• Sunset at Lake Mead's Boulder Basin

    Lake Mead

    National Recreation Area AZ,NV

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  • Important Notice to Mariners

    Lake Mead water elevations will be declining throughout the summer. Before launching, check lake levels, launch ramp conditions, changes to Aids to Navigation and weather conditions by clicking on More »

  • Areas of Park Impacted by Storm Damage

    Strong storms rolled through Lake Mead National Recreation Area Aug. 3-4, causing damage to some areas of the park. Crews are working to restore the below locations. Debris may be present in other areas of the park, as well, especially in the backcountry. More »

  • Goldstrike Canyon, Arizona Hot Spring Trails Temporarily Closed

    A temporary emergency closure is in place for Goldstrike Canyon and Arizona Hot Spring trails within Lake Mead National Recreation Area, beginning Aug. 1. This closure includes National Park Service and Bureau of Reclamation lands. More »

  • Summer Fire Rules in Effect

    Lake Mead NRA is now enforcing summer fire restrictions. Please click 'more' to learn about the rules for fire during our hot, dry season. More »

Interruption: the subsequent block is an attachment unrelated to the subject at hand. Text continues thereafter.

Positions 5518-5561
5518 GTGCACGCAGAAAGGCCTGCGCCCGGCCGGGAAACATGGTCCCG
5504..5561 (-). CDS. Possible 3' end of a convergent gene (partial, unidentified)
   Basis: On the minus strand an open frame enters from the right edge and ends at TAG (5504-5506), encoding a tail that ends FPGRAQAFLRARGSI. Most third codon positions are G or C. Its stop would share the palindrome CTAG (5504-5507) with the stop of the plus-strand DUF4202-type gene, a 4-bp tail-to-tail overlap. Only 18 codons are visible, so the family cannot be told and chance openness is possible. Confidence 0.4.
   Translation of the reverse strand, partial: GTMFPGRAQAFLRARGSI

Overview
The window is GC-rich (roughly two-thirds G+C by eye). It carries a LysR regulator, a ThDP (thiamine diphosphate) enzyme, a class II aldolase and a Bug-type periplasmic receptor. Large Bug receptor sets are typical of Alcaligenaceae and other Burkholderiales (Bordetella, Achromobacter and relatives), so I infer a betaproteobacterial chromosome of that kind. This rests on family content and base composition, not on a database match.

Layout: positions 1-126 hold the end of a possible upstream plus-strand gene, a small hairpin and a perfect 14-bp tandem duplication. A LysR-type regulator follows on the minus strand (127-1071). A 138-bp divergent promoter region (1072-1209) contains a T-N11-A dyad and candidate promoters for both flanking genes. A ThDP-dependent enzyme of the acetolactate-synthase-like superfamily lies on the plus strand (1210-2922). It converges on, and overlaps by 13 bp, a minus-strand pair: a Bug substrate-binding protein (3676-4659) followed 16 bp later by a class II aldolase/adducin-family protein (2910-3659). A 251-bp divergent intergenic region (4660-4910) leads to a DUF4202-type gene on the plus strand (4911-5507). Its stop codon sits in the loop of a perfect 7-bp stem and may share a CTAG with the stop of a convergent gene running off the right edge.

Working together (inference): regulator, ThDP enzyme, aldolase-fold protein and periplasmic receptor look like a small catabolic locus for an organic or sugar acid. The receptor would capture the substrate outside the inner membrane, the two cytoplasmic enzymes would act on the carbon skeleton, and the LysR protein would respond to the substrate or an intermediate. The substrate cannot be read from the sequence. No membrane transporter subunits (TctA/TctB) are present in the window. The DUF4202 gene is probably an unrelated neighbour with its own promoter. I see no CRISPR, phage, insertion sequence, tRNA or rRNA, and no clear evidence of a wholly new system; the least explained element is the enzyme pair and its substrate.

Environmental Factors

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Over the years, human activities have impacted the natural resources of Lake Mead National Recreation Area in many ways. Humans have introduced non-native plant and animal species into the park, which out compete native flora and fauna for space, food and water. The park is a “living laboratory” that helps us understand how environmental factors have shaped this desert ecosystem and how they may be changing it at present. It also shows the sharp contrast between a less-disturbed ecosystem and the completely human-shaped one in the urban areas nearby.
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Invasive Species

The National Parks including Lake Mead National Recreation Area are home to complex native communities of plants and animals that have developed over millions of years. This natural heritage is threatened by the invasion of exotic plants and animals.

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"Swimmer's Itch"

“Swimmer’s Itch” is the name given to a condition caused by flatworm larva. The naturally occurring parasite needs ducks, snails and warm shallow waters to flourish. It is common in lakes in 30 states. While not a persistent, widespread problem, the “Swimmer’s Itch” parasite is believed to be present in Lakes Mead and Mohave.

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Invasive Species

The Arid Land Restoration Program restores damaged lands within the Lake Mead National Recreation Area.

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Did You Know?

Lake Mead Exotic Plant Management Team

In order to manage invasive plants on park lands, 16 Exotic Plant Management Teams (EPMT's) have been deployed throughout the country. The teams are a new weapon to combat exotic plants. The first test of the EPMT concept was made in 1996 at Lake Mead National Recreation Area. More...